M.G. Jansen MSc (Michelle)
Promovendus - Donders Centre for Cognition
Promovendus - Donders Institute for Brain, Cognition and Behaviour
Promovendus - Neuro- en Revalidatiepsychologie
Thomas van Aquinostraat 4
6525 GD NIJMEGEN
6500 HE NIJMEGEN
I am a PhD candidate focusing on the topic of cognitive aging. More specifically, I am interested in understanding how inter-individual differences in aging can be used to optimize memory training efficacy. For a long time, “one-size fits all” has been the dominant view in aging research, whereas age-related changes in brain and cognitive functioning are highly heterogeneous across individuals. Furthermore, the direct visible effects of these changes may be modulated by additional factors, such as one’s cognitive resources that have accumulated across the lifespan (i.e., cognitive reserve [CR]). In order to explore these topics, I am taking an adult lifespan neurocognitive approach to:
1. Identify different cognitive topologies across the adult lifespan, and test how CR influences the relationship between these topologies and age.
2. Relate these topologies to underlying structural and functional MRI measures.
3. Incorporate these differences to optimize training efficacy, by developing a personalized memory training and test how age and CR modulate training efficacy.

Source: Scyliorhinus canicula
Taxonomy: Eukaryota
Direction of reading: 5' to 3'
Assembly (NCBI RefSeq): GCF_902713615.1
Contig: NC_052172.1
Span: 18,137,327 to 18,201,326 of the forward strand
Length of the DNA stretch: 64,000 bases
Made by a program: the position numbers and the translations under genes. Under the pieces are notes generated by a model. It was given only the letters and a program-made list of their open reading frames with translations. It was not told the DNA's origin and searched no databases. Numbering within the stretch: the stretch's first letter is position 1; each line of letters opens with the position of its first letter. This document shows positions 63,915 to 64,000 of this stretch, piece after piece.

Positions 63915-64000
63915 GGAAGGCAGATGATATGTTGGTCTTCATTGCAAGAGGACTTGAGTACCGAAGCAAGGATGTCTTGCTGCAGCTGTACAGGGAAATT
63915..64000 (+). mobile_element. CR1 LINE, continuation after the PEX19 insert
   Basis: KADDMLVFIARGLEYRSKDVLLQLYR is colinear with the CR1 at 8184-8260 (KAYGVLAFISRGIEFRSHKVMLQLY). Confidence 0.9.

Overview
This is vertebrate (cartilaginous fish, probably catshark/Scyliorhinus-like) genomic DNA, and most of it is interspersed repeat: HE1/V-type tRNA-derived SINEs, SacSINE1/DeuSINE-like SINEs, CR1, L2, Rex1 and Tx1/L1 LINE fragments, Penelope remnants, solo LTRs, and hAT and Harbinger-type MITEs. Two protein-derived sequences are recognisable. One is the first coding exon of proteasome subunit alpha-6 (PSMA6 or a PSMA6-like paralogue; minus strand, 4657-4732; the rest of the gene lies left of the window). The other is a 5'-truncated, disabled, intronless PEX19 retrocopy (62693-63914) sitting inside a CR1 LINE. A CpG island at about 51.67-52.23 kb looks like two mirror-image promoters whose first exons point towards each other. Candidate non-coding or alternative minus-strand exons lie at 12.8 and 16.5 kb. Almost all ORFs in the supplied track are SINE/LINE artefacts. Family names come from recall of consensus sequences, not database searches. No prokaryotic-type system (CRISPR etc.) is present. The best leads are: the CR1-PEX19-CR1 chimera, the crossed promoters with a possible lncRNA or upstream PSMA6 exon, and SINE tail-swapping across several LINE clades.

I obtained my Master’s degree in Cognitive Neuroscience at the Radboud University, where I focused on both healthy and pathological aging. For my MSc thesis, I used MRI data to investigate why cerebral small vessel disease – which is responsible for a wide variety in age-related conditions – leads to ischemic stroke in some individuals and to hemorrhagic stroke in others. In addition, I visited the Heart and Brain Group at the University of Oxford to investigate how longitudinal trajectories of cognitive decline and vascular risk relate to late-life vascular brain burden in healthy individuals. Ultimately, my research goals are 1) to contribute in unraveling the underlying mechanisms of heterogeneity in aging, and 2) to optimize cognitive aging in a more direct manner by translating such research into practice.